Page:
Excerpts and paraphrases from an open letter to Rigpa and Shambhala:

We might lose almost everything after a very short time if we don’t stop this.

I’m just wondering if there’s any possible way to have a global clarification of what’s been happening to us. I have done extensive research and I no longer concur with the suggestion that our communities and all of us, are simply cults and complicit with cult thought. Yes, it is clear, that Tibetan Buddhism used, to this day uses, basic religious control theory and cult-like tenets to keep people and their institutions controlled and devoted. This is part of the organizational structure, and this revelation is very clear to us now and must change.

I’ve been studying religious control theory for two years and am being trained to be a religious trauma counselor though: https://www.recoveringfromreligion.org/. I have been in dialogue with many fellow survivors, read Cults in our Midst by Margaret Singer and the Guru Papers, Masks of Authoritarian Power and met in person and online with some of the foremost religious trauma experts like Steve Hassan. It has been a really hard time for us all, as I identify as a “survivor,”  one who has come full circle, and now speaks for healing, education and restorative justice.

I no longer believe that our Dharma community members are actual complicit cultists. I think that there’s still, so much beauty and power in our Buddhist community, practices and these teachers. Even though they have at times, severe misconduct, they have the power to confer, be a conduit for warmth, blessing and exceedingly helpful teachings, and I’m still devoted to them, personally and in essence. We ask simply that the conduct be seen and corrected, like HHDL suggested, as re-quoted below.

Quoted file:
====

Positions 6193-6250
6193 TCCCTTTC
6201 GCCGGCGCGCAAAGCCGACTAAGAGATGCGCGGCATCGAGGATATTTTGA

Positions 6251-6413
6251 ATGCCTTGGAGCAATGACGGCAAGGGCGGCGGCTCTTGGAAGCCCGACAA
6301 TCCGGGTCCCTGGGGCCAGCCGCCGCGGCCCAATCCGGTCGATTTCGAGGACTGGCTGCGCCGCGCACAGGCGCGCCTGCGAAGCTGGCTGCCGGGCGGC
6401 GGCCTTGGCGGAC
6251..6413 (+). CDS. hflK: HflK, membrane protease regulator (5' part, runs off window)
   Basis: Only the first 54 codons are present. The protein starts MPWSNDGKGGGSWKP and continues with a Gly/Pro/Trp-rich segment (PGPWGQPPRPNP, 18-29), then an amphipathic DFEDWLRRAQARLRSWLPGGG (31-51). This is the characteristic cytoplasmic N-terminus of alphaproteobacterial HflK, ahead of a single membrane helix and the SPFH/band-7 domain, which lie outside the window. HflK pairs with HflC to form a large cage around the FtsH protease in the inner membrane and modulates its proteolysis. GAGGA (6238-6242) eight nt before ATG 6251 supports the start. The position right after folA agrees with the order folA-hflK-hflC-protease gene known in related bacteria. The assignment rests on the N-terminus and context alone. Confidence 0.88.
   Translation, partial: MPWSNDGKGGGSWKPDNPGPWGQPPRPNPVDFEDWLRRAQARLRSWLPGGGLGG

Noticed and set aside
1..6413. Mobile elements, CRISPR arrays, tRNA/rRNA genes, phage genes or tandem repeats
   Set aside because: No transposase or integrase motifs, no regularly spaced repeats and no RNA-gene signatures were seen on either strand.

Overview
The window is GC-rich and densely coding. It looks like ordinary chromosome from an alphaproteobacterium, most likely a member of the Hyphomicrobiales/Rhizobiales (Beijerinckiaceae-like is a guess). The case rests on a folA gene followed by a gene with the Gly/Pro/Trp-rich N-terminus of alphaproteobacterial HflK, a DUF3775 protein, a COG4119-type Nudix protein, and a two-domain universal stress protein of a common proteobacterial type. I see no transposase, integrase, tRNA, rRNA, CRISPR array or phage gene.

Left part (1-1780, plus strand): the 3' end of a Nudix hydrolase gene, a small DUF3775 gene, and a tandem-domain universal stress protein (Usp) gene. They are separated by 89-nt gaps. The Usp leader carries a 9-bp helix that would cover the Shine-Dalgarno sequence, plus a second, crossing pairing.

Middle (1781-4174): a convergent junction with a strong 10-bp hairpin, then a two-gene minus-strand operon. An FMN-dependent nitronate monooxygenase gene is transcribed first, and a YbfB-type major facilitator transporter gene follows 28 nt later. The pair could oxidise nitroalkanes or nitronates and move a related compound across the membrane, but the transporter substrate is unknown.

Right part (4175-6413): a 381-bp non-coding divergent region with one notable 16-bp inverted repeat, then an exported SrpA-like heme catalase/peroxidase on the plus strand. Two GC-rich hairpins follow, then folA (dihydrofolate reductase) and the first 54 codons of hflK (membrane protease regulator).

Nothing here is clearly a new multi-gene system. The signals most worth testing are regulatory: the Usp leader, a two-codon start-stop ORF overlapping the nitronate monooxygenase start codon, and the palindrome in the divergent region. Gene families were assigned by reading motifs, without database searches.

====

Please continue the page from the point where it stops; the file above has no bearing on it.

I just can’t stand to see it all crumble because of this covert misconduct of a few. I suggest that a Vajrayana council of western Buddhist organizations with one rep. from each, at least from we two Rigpa and Shambhala, should be formed immediately and meet, in person.

Our global centers as you well know, some of them provide solace, community and practice for people who might have even given up hope. To be introduced to sitting practice and community and these teachings of forgiveness and kindness,  I believe, we know, have helped exponentially more people than were ever harmed. I have received 10,000 gifts of kindness and help over 25 years, even with the few instances of harm.

I think we need to examine how this all happened, the fault of importing Tibetan feudal culture and unquestioning, ancient traditions over here. We must help to heal and support students, who including me, definitely got used and exploited. I feel I was one of them and left membership to a primary sangha for this reason. I felt that all communities were structured in unhealthy ways and people were often unkind due to hierarchy, wanting to maintain proximity to a teacher, and lack of grievance boards and transparency, and no one would ever listen to my and others pleas. Anyone who spoke out were simply deemed “vow breakers” and troublemakers, and often sadly, shunned.

It’s a tricky and delicate thing though because anything we say now, sounds like we’re not advocating for the “victims are survivors” or aren’t hearing the gravity of people’s lives that were impacted by harm, so this is indeed not an easy task but, worthwhile. Tibetans usually don’t get involved with this kind of raw honesty and openly talking about difficult issues but I think the whole “let the snake uncoil” itself and be silent, it’s not a good method here. If that’s their counsel to you, personally I wouldn’t listen to it. We need action and we need it now.